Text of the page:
Barriers to and facilitators of living guidelines use in low-income and middle-income countries: a scoping review


  • A priori registration of the full protocol in the Open Science Framework journal.

  • Comprehensive search of quantitative, qualitative and grey literature.

  • Followed rigorous methodological and reporting guidelines.

  • Identifying living guidelines in the grey literature is challenging, and it is possible that we missed some unindexed records.

  • The review does not assess the risk of bias of the included studies.


The development and implementation of trustworthy guidelines can aid evidence-based clinical decision-making. However, to do so, guidelines must be of a high methodological standard and up to date.1 2 Implementing evidence-based recommendations included in guidelines may result in improved patient outcomes, reduced hospital stays, increased resource efficiency, higher-quality care and an overall improvement in the healthcare delivery system.3–6

Guidelines should ideally be reviewed and updated as soon as new information becomes available in order to maintain their currency.7 8 However, the most common approach to updating clinical practice guideline recommendations is to update the whole guideline after a certain period of time (often 3–5 years).9 This strategy has two significant drawbacks. First, some recommendations become outdated within a brief amount of time as new evidence emerges. Second, resources may be wasted on recommendations that do not require updating, reducing the efficiency of the guideline development process.9 Both of these drawbacks can be addressed through a living evidence synthesis approach, including living systematic reviews and living guidelines.10

Living guidelines are designed to hasten the development and updating processes so that each recommendation can be updated as soon as new evidence becomes available.11 The following criteria should be assessed to identify evidence-based guidelines that are suitable for living guideline approaches: (1) They address a high-priority clinical question (or questions); (2) There is uncertainty regarding the available evidence and (3) The availability of new or anticipated evidence.12 As illustrated in figure 1, the development of living guidelines is not a sequential process but rather an adaptive and iterative one.11 12

Figure 1
Figure 1

The spinning wheel of living guidelines.12 RCT, randomised controlled trial; SR, systematic review.

Living guidelines are developed using a defined methodology and consider individual recommendations separately rather than changing the entire guideline at once.13 14 During COVID-19, living guideline methods have been advanced and applied in a number of high-income countries. For example, the American Society of Haematology published a living recommendation for anticoagulant medications,15 and the European COVID-19 living guideline group has made conditional recommendations against the use of individual therapeutic drugs.16 In Australia, the National COVID-19 Clinical Evidence Taskforce developed and maintained a comprehensive living guideline for the management of COVID-19. Living guidelines have also been developed to inform management of various medical conditions such as stroke, maternal health, prenatal health, arthritis and diabetes.14 17–19 However, little is known about the usefulness and feasibility of living guidelines in low-income and middle-income countries (LMICs). Identifying opportunities for, and barriers to, the development and use of living guidelines in LMICs may be valuable for informing methods for developing living guidelines in these settings and exploring their potential. This scoping review set out to explore what is currently known about how living guidelines were developed, used and applied in LMICs, as well as what opportunities and challenges there are for doing so.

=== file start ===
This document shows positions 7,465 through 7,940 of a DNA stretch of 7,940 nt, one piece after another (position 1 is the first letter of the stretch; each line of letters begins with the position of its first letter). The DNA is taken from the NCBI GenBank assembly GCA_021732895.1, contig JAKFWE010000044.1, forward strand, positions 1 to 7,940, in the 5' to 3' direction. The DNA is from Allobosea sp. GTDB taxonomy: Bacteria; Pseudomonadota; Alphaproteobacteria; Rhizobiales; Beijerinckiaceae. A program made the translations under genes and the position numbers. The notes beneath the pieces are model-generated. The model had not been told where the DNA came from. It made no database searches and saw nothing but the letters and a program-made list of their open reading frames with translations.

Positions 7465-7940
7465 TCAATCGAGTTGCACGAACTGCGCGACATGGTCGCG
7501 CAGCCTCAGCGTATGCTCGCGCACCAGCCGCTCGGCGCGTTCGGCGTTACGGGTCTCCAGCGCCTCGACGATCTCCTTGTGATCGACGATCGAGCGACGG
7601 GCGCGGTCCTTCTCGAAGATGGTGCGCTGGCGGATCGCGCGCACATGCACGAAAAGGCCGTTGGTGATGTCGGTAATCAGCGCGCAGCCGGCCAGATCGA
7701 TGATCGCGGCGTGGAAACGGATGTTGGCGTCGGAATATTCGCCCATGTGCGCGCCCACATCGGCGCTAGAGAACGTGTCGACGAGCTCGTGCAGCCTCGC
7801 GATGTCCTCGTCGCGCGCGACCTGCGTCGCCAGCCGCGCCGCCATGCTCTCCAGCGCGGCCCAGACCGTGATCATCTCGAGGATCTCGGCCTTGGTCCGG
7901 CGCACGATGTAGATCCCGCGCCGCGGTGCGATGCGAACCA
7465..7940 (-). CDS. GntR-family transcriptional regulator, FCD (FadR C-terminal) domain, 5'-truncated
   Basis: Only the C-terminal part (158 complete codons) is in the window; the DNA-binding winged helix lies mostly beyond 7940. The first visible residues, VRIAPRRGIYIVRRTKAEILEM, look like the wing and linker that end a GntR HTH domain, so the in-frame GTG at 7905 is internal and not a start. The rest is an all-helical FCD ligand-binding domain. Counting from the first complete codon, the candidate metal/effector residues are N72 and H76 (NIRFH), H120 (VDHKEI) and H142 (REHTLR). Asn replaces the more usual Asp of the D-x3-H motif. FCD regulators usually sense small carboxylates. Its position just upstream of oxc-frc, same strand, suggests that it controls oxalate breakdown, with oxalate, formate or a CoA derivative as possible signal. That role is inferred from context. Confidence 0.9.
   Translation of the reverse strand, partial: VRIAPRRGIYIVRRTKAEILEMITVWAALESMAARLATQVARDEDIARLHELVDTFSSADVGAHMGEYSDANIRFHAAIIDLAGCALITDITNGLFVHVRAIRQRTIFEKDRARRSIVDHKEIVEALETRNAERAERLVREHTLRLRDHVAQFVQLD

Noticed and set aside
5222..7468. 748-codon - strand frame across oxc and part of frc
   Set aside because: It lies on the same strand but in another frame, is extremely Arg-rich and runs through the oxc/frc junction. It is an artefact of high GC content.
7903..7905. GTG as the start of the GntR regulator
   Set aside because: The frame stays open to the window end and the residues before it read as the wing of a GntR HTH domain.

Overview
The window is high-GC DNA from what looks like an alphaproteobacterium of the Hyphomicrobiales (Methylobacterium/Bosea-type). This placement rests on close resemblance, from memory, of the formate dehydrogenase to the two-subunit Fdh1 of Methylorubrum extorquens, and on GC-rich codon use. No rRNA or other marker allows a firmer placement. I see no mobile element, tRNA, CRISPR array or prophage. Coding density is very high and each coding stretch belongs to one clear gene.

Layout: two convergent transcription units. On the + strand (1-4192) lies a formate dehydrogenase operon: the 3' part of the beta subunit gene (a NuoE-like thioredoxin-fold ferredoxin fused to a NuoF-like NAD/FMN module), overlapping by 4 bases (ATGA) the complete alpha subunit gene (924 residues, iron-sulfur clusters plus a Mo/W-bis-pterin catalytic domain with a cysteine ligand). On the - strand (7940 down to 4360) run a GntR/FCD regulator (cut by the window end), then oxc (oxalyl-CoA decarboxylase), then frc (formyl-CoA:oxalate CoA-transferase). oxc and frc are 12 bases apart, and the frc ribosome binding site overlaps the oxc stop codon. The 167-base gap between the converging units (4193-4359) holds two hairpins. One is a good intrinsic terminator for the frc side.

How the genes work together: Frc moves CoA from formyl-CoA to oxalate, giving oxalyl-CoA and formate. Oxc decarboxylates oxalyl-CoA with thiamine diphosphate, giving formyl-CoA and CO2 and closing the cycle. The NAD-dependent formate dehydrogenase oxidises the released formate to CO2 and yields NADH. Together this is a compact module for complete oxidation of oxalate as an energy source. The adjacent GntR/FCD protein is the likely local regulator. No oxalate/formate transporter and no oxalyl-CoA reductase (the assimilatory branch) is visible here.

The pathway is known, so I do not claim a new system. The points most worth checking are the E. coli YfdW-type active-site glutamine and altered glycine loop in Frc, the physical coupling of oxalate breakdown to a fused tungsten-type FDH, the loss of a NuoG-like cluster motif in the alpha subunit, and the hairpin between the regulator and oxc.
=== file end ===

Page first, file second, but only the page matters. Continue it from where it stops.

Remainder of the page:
Objectives of the review

  • To examine current literature from a variety of disciplines and locations in order to better understand how living guidelines are being used in low-income and middle-income settings.

  • To synthesise available evidence about opportunities for and impediments to following a living guideline development approach in LMIC contexts.

  • To inform and generate suggestions for future research and actions with a focus on living guidelines in LMICs.

Materials and methods

The Preferred Reporting Items for Systematic Reviews and Meta-Analyses for Scoping Reviews extension (PRISMA checklist) was followed in reporting the findings of this review and is supplied as online supplemental additional file 1. The protocol for this review was registered in the Open Science Framework journal and is accessible at

Supplemental material

Study eligibility criteria

Inclusion criteria

  • Study definition: The study reported on a ‘living guideline,’ defined as an enhancement to guideline production in which guideline recommendations are continually updated as new information emerges.

  • Study design: Any form of study design describing or reflecting on living guideline activities and their implementation, whether qualitative, quantitative or mixed-method studies.